… there was a manager who told stories … a salesman who told stories … a consultant who told stories …
Story-telling is universal. Every culture, every people, everywhere, tells and always has told stories. It does not matter whether they are told in the dark round an open fire, or in a bright, comfortable house, or an office – the power of stories is the same. Stories are almost as much a part of being human as breathing.
Stories help us to make sense of the world. Whatever situation we encounter in life, we instinctively look for a story that is similar it. A story that shows we are not on our own. It gives us confidence that we can cope. It shows us possible solutions to our problems. It helps us to cut through the messy complexity of real life to get to what really matters.
Every time I want to communicate something, in the end it comes down to telling a story. Sometimes that just means putting the argument I want to make into story-form – a beginning, a middle and an end, with a logical flow of one thing leading to another – but more often it is finding examples of past experience that seem to have similarities, and using them to illustrate my ideas.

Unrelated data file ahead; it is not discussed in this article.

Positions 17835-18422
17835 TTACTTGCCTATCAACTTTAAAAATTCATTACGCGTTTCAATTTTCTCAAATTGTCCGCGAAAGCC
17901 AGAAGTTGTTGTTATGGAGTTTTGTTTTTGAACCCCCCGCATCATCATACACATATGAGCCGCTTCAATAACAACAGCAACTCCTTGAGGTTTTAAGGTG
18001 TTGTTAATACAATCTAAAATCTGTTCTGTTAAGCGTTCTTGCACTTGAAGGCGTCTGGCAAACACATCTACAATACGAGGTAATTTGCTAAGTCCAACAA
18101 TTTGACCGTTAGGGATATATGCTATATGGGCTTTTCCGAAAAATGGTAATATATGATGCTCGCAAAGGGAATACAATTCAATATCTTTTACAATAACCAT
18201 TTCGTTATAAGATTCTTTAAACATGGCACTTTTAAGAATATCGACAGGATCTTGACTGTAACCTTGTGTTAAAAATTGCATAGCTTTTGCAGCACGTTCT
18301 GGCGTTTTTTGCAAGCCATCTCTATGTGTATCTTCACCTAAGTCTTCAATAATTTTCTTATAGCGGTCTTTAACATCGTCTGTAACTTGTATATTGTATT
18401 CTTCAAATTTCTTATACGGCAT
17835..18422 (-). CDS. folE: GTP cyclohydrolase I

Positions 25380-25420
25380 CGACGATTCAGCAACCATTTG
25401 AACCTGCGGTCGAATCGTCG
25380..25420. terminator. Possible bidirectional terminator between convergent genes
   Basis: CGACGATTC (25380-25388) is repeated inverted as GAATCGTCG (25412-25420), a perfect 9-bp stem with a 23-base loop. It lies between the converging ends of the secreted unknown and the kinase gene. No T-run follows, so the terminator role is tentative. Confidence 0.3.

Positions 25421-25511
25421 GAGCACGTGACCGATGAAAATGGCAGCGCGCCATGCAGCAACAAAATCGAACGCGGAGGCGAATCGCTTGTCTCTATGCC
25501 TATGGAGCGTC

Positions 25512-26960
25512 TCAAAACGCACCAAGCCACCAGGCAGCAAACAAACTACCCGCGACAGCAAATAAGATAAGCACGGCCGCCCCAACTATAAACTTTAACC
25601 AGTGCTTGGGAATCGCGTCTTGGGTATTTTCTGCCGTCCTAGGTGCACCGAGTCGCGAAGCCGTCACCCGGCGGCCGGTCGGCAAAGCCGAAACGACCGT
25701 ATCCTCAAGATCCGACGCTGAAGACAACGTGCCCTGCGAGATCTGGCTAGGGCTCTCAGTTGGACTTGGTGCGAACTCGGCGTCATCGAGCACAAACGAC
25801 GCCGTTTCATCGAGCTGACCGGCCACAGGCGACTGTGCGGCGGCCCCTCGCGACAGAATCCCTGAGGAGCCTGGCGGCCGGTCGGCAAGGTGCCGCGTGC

What is interesting is that over the years, and through many re-tellings, some of the stories I use take on a life of their own. When I tell a story, inevitably I’ll change the emphasis. I bring out the most useful bits and skim over the less useful ones. In time, I forget the detailed bits I don’t usually include. Perhaps other bits get simplified to make the point more clearly. What I ‘remember’ evolves, simplifying, clarifying, and becoming ever more useful as an example as it goes.
The strange thing about this process is that others who were present at the original events rarely disagree with the story that is told later. It seems what matters is to hear the story told, not that it should match our own (uncertain) memories exactly. It is this simplified story that becomes the shared memory of the event for the group.
Come to think of it, that refining is what has been happening for thousands of years. Perhaps it explains why the ancient myths and legends are still so powerful!